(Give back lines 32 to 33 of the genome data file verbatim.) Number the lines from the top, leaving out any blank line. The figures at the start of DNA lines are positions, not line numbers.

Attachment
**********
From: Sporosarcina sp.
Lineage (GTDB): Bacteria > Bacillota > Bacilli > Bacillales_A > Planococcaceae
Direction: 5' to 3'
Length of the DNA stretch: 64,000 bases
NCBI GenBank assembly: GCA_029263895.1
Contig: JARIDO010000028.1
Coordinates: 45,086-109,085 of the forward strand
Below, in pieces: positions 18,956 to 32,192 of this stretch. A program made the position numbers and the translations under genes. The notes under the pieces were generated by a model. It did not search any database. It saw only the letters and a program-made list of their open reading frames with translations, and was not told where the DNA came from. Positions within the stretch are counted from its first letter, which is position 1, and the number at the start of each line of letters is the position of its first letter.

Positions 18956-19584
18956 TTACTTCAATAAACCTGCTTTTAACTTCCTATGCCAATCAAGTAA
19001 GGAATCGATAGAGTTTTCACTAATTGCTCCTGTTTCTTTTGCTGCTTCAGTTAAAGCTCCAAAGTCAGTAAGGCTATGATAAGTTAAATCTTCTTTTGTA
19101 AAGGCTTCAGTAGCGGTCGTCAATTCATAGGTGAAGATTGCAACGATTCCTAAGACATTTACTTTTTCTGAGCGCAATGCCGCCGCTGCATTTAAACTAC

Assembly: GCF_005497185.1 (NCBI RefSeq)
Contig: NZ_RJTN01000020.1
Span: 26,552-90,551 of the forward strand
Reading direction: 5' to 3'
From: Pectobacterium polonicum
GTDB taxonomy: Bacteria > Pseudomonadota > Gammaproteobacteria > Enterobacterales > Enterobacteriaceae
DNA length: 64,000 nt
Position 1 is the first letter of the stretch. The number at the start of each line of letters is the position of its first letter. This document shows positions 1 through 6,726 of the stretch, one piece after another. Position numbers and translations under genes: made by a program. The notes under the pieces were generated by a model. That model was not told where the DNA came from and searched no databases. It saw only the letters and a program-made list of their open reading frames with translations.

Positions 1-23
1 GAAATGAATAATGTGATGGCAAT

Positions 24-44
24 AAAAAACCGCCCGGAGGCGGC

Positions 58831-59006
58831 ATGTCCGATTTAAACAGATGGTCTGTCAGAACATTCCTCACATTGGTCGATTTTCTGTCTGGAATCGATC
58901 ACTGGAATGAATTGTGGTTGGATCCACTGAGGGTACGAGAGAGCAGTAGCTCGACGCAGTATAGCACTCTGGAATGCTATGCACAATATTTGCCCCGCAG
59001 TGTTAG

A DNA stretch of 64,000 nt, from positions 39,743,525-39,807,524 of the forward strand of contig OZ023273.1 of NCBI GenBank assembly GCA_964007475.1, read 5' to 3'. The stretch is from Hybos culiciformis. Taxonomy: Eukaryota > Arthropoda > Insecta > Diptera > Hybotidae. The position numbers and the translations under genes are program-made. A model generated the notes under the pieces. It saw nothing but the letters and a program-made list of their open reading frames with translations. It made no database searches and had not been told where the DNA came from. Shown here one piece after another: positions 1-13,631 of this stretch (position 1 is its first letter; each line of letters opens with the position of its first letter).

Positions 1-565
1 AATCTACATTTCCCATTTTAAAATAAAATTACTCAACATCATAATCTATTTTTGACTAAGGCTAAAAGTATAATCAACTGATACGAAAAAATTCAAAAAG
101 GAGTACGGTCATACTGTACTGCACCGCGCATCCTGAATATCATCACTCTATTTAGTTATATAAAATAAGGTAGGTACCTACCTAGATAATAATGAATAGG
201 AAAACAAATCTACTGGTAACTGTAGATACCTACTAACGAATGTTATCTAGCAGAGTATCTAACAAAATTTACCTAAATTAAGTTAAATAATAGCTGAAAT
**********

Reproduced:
101 GAGTACGGTCATACTGTACTGCACCGCGCATCCTGAATATCATCACTCTATTTAGTTATATAAAATAAGGTAGGTACCTACCTAGATAATAATGAATAGG
201 AAAACAAATCTACTGGTAACTGTAGATACCTACTAACGAATGTTATCTAGCAGAGTATCTAACAAAATTTACCTAAATTAAGTTAAATAATAGCTGAAAT